You also have to care for the passwords that come with the devices. Normally, they (the passwords) are 1234, 0000 or “password” and as such, are very easy to crack. Anyone can take over the device if you do not change the password(s) to something stronger. Check to see if the device supports passwords and if yes, assign it a good password rather than just leaving it at 1234.

Also read: Security threats in Smart Devices and Privacy Issues.

It looks too early to care about security issues related to Internet of Things, but misuse has begun, as evident from the report from Proof Point. Just understand the following: if it is on the network, it can be hacked as it will have its own address. Accordingly, take care to secure the devices so that they do not pry on you. What if someone hacks into your CCTV system and starts monitoring you? The possibility exists and hence you should be prepared.

Want to read about Net Neutrality?


1. Proof Point, proofpoint.com

2. Entrepreneur, Internet of Things: New Threats.

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Arun Kumar is a Microsoft MVP alumnus, obsessed with technology, especially the Internet. He deals with the multimedia content needs of training and corporate houses. Follow him on Twitter @PowercutIN


  1. Dan

    Read your linked reports, and your words….ouch! Where to begin? Better and more web app firewalls for service providers, better fragmented datagram filters where devices are wireless (look out printers!)…you are right, we’ve all got pause to consider this. Just a year ago some scoffed that “indestructible” spybot kernels could live on a CPU as CPUs have no memory; then they were demonstrated to have infected a number of Chinese consumer PCs…as you point out, so quickly this has become an easy threat to ANYTHING made of metal and in any way interfacing with the internet.

  2. FROM THE ARTICLE: With almost everything connected to the Internet, it is not just the computers that are at risk of being compromised but even your toaster. I read a comment somewhere, involving a firewall for your toaster. You need to take actions to secure anything that you know is or will be connected to the Internet.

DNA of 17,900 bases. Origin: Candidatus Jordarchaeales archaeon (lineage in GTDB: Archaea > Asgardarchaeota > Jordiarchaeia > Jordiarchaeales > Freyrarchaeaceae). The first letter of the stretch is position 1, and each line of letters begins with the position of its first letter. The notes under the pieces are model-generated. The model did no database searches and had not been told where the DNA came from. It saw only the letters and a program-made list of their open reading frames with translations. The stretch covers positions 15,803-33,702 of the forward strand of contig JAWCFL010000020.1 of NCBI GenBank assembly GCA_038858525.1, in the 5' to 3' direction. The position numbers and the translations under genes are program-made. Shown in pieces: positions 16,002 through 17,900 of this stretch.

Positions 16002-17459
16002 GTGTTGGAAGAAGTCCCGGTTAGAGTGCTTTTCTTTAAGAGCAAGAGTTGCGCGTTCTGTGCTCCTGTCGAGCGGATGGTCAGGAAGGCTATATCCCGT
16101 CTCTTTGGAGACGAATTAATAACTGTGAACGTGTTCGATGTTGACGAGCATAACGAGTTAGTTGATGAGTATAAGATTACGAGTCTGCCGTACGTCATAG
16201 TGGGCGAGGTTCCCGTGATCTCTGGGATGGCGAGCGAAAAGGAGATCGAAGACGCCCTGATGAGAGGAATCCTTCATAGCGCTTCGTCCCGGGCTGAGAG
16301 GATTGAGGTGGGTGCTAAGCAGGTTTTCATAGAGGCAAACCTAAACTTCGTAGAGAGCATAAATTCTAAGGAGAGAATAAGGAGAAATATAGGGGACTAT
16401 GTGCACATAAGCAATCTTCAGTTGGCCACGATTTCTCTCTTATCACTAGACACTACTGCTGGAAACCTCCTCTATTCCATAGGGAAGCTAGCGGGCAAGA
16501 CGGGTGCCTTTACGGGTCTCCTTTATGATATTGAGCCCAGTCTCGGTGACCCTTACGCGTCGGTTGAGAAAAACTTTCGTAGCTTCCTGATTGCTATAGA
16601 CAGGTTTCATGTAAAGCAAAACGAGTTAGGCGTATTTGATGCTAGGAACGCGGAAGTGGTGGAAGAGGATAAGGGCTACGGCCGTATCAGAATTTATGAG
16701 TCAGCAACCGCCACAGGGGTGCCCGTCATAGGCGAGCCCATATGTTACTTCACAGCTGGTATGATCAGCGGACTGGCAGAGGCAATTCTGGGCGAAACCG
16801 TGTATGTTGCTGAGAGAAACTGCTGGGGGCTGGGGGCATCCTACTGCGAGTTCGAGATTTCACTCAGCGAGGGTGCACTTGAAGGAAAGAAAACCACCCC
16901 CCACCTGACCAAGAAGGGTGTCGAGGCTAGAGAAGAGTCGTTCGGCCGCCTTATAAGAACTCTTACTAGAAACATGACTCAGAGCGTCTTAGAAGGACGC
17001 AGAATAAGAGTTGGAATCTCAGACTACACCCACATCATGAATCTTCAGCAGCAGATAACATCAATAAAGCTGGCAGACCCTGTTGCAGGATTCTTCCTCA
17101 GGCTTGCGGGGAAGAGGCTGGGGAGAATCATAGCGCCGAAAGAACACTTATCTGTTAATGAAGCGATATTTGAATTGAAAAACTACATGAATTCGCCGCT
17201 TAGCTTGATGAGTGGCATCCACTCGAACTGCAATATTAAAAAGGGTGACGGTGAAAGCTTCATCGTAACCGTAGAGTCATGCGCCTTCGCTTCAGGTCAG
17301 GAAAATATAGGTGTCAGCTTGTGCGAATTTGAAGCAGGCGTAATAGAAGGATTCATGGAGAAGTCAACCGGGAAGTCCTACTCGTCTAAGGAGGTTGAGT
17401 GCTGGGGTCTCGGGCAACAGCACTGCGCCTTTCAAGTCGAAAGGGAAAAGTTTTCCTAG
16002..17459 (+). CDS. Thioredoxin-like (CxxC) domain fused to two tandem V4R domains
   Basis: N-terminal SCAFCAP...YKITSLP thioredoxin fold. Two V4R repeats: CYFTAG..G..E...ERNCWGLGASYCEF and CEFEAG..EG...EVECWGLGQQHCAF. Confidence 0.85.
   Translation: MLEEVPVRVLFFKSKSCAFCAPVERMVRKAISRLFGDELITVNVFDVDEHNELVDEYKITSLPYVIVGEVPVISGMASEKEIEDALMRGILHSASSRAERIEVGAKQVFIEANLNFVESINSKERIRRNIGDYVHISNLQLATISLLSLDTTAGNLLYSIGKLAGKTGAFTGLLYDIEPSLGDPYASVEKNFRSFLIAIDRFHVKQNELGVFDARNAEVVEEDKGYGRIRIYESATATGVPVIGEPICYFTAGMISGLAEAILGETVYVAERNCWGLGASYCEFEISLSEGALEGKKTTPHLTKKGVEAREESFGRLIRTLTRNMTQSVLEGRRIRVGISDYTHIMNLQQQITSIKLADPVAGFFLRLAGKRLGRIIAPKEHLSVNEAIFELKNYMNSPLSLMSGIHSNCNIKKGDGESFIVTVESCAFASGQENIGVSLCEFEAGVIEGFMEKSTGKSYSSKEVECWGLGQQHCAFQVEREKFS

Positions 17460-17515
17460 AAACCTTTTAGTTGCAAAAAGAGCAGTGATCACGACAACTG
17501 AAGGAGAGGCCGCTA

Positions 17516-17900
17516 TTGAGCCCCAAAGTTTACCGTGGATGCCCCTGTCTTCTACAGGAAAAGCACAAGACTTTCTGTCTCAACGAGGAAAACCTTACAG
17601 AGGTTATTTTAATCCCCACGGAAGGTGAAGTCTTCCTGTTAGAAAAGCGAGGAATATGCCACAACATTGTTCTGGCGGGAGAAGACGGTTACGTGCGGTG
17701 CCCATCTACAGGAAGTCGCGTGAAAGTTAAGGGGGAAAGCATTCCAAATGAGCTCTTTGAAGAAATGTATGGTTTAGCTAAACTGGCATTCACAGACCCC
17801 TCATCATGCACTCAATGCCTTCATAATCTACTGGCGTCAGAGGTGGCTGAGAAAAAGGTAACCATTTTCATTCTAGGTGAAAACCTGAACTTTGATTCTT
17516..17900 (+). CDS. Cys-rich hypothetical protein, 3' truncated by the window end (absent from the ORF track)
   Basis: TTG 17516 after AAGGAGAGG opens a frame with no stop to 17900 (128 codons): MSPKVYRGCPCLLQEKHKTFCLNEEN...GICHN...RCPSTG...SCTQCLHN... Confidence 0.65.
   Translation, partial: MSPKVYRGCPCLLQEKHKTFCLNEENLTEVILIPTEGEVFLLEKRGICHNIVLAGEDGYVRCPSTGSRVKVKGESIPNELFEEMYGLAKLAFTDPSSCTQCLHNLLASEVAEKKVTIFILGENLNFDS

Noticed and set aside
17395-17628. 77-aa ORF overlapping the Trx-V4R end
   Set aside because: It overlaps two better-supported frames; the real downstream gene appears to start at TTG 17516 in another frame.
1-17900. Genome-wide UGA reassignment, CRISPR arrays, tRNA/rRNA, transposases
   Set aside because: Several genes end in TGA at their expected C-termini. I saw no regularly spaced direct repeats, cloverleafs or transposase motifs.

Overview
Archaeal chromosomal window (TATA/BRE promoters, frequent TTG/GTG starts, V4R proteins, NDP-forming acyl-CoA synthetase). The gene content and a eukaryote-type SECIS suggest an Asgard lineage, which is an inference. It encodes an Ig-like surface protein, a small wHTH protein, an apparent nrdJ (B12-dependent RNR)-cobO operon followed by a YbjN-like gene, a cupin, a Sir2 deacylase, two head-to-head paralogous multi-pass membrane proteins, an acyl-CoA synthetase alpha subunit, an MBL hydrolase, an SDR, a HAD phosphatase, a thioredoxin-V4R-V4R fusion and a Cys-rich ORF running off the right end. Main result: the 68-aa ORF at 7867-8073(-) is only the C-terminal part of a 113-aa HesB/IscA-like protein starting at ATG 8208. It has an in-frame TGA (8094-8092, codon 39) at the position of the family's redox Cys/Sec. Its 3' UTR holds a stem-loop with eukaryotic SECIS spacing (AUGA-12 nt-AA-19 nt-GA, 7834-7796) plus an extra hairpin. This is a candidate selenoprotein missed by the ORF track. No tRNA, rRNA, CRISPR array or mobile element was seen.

MY RESPONSE: Indeed! And the best place to do it is where said Internet connection enters your home or office (not necessarily physically, but at least electronically/logically) right next to, or inside, the route or gateway. If one doesn’t have a router or gateway with a firewall built-in to it, then I would normally advise to just get a firewall appliance, and mount it in the right place in the circuit in relation to the router.

    The problem is that stand-alone firewall appliances can be kinda’ expensive… mostly ’cause they’re just *SO* much more sophisticated and configurable than the usually really only basic firewall that’s built-in to the typical home or small office DSL or cable modem gateway. For example, the Cisco RV110W-A-NA-K9 (just to name one) is hard to find out there for much less than around $75(US); and for from that amount to not more than $25(US) more, you can get a fairly decent entire DSL or cable modem gateway which has, built right into it, a cable or DSL modem, a router, a switch, WI-FI, and a built-in firewall; which firewall, no, isn’t as sophisticated as a stand-alone one, but is usually good enough for a typical home or small office.

    A firewall at that point in one’s home or small office LAN is necessary because while you can run a software firewall on a desktop/laptop/tablet computer…

    …I’m pretty sure that COMODO, or any other makers of software firewalls, haven’t released any toaster editions. [grin]

    Gregg L. DesElms
    Napa, California USA
    gregg at greggdeselms dot com

    Veritas nihil veretur nisi abscondi.
    Veritas nimium altercando amittitur.